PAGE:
I tolerated everything every day, but all the dark corners of my heart were broken and filled to the brink with regret and pain. I don’t regret a lot in life, it is in fact a rather new experience in my life, but now I do regret not fighting for what I wanted in the past. Not fighting for my dreams.

And yet, here I am. The best colleagues I’ve ever known, the best flexibility at work and an understanding and kind-hearted boss. Work is fun and intriguing, frustrating and challenging – compared with the rather terrible conditions I have been used to, this is the best job I ever had.

I wanted to accept it, but I hadn’t, and I didn’t understand the importance of accepting nor did I know how to accept and let go. But somehow, accepting myself fully has made me accept the choices I’ve made, my failures and my successes. I truly have faith that I can accept where I am and start enjoying every day focussing on what I am doing, not regretting what I am not.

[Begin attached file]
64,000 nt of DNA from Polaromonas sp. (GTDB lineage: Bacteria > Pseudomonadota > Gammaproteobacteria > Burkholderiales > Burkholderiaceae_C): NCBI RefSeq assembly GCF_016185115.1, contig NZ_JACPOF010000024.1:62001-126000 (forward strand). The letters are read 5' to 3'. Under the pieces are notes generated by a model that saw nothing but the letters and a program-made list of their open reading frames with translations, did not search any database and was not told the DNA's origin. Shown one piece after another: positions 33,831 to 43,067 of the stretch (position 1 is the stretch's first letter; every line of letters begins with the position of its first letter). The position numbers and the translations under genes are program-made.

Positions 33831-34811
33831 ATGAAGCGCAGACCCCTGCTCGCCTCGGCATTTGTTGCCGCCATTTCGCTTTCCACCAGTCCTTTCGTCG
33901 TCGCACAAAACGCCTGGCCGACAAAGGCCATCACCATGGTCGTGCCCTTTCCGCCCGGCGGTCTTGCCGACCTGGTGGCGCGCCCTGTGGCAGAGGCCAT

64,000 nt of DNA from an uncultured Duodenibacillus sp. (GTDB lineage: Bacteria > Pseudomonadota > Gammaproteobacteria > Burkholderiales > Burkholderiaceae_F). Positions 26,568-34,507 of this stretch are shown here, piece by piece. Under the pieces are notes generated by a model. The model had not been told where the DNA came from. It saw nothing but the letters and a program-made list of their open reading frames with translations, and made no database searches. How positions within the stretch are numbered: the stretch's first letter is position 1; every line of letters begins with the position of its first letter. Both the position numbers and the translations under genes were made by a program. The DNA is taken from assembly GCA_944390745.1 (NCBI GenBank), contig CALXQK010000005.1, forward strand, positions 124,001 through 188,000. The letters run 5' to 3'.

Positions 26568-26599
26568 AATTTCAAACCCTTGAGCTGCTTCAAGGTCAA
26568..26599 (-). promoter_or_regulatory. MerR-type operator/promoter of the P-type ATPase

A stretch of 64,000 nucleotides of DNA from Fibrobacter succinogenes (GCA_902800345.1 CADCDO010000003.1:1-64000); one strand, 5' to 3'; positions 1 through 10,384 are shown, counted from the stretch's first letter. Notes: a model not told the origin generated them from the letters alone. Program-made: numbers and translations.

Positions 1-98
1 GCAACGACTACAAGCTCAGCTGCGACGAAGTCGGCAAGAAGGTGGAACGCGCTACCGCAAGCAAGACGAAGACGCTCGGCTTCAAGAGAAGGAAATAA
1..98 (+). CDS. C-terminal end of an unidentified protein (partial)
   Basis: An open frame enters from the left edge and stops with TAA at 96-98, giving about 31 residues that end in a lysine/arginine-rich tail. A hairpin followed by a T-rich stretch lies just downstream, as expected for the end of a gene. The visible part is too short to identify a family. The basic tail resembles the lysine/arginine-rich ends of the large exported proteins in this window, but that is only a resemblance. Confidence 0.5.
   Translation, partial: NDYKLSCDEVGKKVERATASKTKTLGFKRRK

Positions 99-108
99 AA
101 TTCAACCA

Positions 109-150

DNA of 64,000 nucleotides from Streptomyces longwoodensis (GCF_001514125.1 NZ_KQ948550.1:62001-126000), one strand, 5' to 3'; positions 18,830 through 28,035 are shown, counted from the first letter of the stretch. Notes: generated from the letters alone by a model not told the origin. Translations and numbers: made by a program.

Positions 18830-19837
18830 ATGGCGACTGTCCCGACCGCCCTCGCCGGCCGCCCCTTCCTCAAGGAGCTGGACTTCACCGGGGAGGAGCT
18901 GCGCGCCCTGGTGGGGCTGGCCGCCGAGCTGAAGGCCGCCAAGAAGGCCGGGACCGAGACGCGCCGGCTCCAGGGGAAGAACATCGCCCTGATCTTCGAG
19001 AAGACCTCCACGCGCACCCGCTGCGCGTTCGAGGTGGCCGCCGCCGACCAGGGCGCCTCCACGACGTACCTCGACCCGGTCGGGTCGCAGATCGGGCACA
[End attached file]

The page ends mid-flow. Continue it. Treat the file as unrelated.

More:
I don’t think I need to give up on writing a PhD one day, although I think it highly unlikely I will ever get to write it, we never know where life will take us. I am not sure I will want to write a PhD in the future, but I wanted to in the past and it was – is – difficult to let go of a dream that really mattered to me. That’s okay. Acceptance can happen in a single moment and then all is different, but it can also be something we need to work on. Something that takes months or years even, the important thing being that we recognise what we must accept and what we can change. Only that way can we truly create the lives what we want and find happiness with the lives we already have. Well, this is what I believe at least.